About three dozen different men served at East Brother through the years as keepers and assistants. They faithfully kept the light burning each night, guiding ships across the bay waters. Many of the keepers lived there with their families, who in later years recalled with nostalgia their days on the island. It was a peaceful life, away from the mainland rush, yet a life with a special sense of duty and fulfillment.
Though the station was in many ways isolated from the mainland, the world did not pass it by. As technology and the lighthouse administration changed, so did operation of East Brother. In 1934 electricity replaced kerosene as energy for the light. That same year compressed air replaced steam as power for the fog signal. In later years rotating crews of Coast Guardsmen replaced the keepers of the old U.S. Lighthouse Service.
In the late 1960s technology brought what was nearly the final chapter in the station's history. The Coast Guard decided to automate East Brother. To save on salaries and maintenance costs, an automatic rotating beacon was installed in the lighthouse, and the last resident personnel said goodbye to their island home. Coast Guard officials had announced that the old buildings would eventually be demolished and a light placed on a steel or concrete tower. This, they said, would be easier to maintain and less prone to vandalism. The announcement angered many local citizens; they dearly loved the quaint old landmark and vowed to save it.
In 1971, primarily through the efforts of the Contra Costa Shoreline Parks Committee, the station was placed on the National Register of Historic Places. This protected it from being razed, but neither the Coast Guard nor other public agencies had funds for maintaining or restoring the buildings. For ten years the birds and natural elements reclaimed the island. The only people who regularly visited it were Coast Guard service crews who periodically checked the light and electronic fog signal. In the meantime the paint peeled, the iron rusted, and the wood rotted.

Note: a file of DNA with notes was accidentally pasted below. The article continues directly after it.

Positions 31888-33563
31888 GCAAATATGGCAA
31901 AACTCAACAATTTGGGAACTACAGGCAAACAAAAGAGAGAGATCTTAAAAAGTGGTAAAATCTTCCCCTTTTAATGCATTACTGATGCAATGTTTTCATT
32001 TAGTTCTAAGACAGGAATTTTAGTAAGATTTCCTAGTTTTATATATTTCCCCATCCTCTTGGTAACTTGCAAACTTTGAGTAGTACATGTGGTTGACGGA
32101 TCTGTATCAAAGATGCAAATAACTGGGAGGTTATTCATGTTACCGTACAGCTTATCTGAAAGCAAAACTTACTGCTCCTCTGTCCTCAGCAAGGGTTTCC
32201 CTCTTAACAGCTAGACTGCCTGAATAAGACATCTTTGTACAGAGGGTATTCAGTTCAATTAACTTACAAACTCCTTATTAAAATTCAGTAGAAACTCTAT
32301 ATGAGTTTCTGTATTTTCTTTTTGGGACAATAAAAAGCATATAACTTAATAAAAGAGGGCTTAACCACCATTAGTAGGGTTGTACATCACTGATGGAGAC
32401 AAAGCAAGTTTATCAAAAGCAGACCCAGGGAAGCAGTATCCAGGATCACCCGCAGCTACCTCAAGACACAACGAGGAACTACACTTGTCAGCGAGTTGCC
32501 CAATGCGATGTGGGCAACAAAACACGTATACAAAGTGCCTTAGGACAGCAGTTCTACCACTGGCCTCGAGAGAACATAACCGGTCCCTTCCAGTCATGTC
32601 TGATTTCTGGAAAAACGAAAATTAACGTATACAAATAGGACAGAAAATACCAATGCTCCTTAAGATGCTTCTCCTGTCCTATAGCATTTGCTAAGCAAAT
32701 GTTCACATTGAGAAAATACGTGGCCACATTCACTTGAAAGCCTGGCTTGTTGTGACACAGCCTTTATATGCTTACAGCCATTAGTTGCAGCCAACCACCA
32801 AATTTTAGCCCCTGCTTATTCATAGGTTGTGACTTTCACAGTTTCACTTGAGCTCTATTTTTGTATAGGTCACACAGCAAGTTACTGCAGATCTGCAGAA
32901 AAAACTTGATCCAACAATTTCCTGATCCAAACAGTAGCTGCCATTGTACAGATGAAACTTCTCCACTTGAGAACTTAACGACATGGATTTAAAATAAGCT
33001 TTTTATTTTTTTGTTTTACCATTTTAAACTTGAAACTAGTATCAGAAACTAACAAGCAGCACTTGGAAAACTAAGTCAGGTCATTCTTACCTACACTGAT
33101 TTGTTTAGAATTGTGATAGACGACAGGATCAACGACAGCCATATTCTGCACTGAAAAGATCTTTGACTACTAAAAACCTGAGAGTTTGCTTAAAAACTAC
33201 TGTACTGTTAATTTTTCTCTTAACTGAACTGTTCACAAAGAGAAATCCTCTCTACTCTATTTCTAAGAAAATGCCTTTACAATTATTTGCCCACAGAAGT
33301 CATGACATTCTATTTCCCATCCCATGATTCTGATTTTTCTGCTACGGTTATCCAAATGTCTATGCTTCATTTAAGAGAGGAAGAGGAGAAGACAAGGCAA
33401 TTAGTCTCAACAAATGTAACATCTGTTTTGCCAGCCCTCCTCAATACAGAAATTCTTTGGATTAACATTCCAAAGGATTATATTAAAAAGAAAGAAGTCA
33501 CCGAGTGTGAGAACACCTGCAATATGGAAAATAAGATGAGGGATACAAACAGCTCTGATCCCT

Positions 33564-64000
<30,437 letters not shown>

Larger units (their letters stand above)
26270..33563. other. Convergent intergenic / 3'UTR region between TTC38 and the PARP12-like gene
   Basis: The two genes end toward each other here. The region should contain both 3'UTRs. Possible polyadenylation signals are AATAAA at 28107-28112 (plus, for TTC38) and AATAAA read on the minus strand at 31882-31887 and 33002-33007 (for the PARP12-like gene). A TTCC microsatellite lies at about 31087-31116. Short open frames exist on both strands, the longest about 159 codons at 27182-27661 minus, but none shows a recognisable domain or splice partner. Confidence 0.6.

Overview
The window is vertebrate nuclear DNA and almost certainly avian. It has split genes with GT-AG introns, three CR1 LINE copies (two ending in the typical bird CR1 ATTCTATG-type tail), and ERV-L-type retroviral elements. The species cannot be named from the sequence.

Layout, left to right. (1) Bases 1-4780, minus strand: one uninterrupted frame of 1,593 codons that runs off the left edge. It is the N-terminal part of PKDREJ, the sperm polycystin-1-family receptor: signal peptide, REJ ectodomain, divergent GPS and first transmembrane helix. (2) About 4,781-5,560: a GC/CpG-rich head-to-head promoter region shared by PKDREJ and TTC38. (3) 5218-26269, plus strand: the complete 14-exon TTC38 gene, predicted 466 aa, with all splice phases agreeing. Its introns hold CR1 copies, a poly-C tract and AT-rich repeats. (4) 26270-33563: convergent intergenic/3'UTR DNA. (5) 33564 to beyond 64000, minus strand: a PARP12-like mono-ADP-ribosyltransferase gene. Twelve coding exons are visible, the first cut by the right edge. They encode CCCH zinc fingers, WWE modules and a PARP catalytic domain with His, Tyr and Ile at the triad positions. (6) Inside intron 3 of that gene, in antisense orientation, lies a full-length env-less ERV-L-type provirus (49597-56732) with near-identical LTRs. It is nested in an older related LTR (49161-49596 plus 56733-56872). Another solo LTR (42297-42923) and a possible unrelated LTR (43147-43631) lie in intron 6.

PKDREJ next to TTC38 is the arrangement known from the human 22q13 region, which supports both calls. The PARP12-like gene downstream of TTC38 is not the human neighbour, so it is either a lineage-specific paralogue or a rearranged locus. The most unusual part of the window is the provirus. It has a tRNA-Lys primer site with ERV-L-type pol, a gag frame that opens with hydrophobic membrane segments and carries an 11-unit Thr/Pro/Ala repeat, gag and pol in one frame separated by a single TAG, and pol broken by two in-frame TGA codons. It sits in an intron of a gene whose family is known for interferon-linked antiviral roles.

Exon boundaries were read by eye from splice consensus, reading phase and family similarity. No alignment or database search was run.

In 1979 East Brother Light Station, Inc., a non-profit citizens' group, was formed with the goal of restoring the landmark and making it available for public use. The organization successfully applied for a Maritime Preservation Matching Grant from the U.S. Department of the Interior. The Coast Guard enthusiastically supported the project and gave the organization a license to occupy the island. With the help of private donations and hundreds of volunteers, the lighthouse and other island structures were restored and rehabilitated. The equivalent of $300,000 was put into the project, which was completed in 1980. Today, day use fees, operation as a bed and breakfast inn, and continued volunteer help make upkeep and further restoration possible.
Unfortunately, many of California's lighthouses have not been so lucky. Of the nearly fifty lighthouses that were built to watch over California's seacoast and bays, fully a third either no longer exist or have been so altered as to spoil much of their aesthetic and historical value. This gives added importance to East Brother, where not only the lighthouse but the entire station is preserved. Several relatives and descendants of early keepers have shared their remembrances of life on the island. The station journals have also survived, giving virtually a daily record of events at the station from first lighting in 1874 through 1945. All this makes the story of East Brother light station an unusually rich, well documented, and personal history.